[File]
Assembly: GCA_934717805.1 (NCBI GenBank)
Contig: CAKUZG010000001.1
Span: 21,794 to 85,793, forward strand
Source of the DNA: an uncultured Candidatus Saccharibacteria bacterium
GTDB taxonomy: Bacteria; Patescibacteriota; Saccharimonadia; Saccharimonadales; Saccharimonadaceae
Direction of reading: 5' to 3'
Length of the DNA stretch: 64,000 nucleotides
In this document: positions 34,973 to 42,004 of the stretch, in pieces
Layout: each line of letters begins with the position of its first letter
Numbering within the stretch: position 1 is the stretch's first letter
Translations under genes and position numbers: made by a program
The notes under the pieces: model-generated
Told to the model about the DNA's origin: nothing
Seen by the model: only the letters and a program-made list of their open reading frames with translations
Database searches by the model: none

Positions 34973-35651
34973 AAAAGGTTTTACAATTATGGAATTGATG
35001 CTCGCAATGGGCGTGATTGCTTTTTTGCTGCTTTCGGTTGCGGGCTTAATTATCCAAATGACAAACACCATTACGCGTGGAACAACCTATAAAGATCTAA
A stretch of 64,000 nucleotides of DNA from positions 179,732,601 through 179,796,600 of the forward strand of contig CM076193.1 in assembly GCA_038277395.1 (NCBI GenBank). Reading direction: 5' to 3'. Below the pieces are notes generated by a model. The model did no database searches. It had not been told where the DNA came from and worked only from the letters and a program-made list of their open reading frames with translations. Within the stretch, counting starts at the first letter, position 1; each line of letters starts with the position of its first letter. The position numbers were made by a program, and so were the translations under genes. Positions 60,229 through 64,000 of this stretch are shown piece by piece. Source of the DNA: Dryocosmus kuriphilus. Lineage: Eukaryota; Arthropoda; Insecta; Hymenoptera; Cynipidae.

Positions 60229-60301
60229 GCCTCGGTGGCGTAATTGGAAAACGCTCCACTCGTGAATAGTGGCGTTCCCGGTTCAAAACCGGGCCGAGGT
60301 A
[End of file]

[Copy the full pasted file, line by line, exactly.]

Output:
Assembly: GCA_934717805.1 (NCBI GenBank)
Contig: CAKUZG010000001.1
Span: 21,794 to 85,793, forward strand
Source of the DNA: an uncultured Candidatus Saccharibacteria bacterium
GTDB taxonomy: Bacteria; Patescibacteriota; Saccharimonadia; Saccharimonadales; Saccharimonadaceae
Direction of reading: 5' to 3'
Length of the DNA stretch: 64,000 nucleotides
In this document: positions 34,973 to 42,004 of the stretch, in pieces
Layout: each line of letters begins with the position of its first letter
Numbering within the stretch: position 1 is the stretch's first letter
Translations under genes and position numbers: made by a program
The notes under the pieces: model-generated
Told to the model about the DNA's origin: nothing
Seen by the model: only the letters and a program-made list of their open reading frames with translations
Database searches by the model: none

Positions 34973-35651
34973 AAAAGGTTTTACAATTATGGAATTGATG
35001 CTCGCAATGGGCGTGATTGCTTTTTTGCTGCTTTCGGTTGCGGGCTTAATTATCCAAATGACAAACACCATTACGCGTGGAACAACCTATAAAGATCTAA
A stretch of 64,000 nucleotides of DNA from positions 179,732,601 through 179,796,600 of the forward strand of contig CM076193.1 in assembly GCA_038277395.1 (NCBI GenBank). Reading direction: 5' to 3'. Below the pieces are notes generated by a model. The model did no database searches. It had not been told where the DNA came from and worked only from the letters and a program-made list of their open reading frames with translations. Within the stretch, counting starts at the first letter, position 1; each line of letters starts with the position of its first letter. The position numbers were made by a program, and so were the translations under genes. Positions 60,229 through 64,000 of this stretch are shown piece by piece. Source of the DNA: Dryocosmus kuriphilus. Lineage: Eukaryota; Arthropoda; Insecta; Hymenoptera; Cynipidae.

Positions 60229-60301
60229 GCCTCGGTGGCGTAATTGGAAAACGCTCCACTCGTGAATAGTGGCGTTCCCGGTTCAAAACCGGGCCGAGGT
60301 A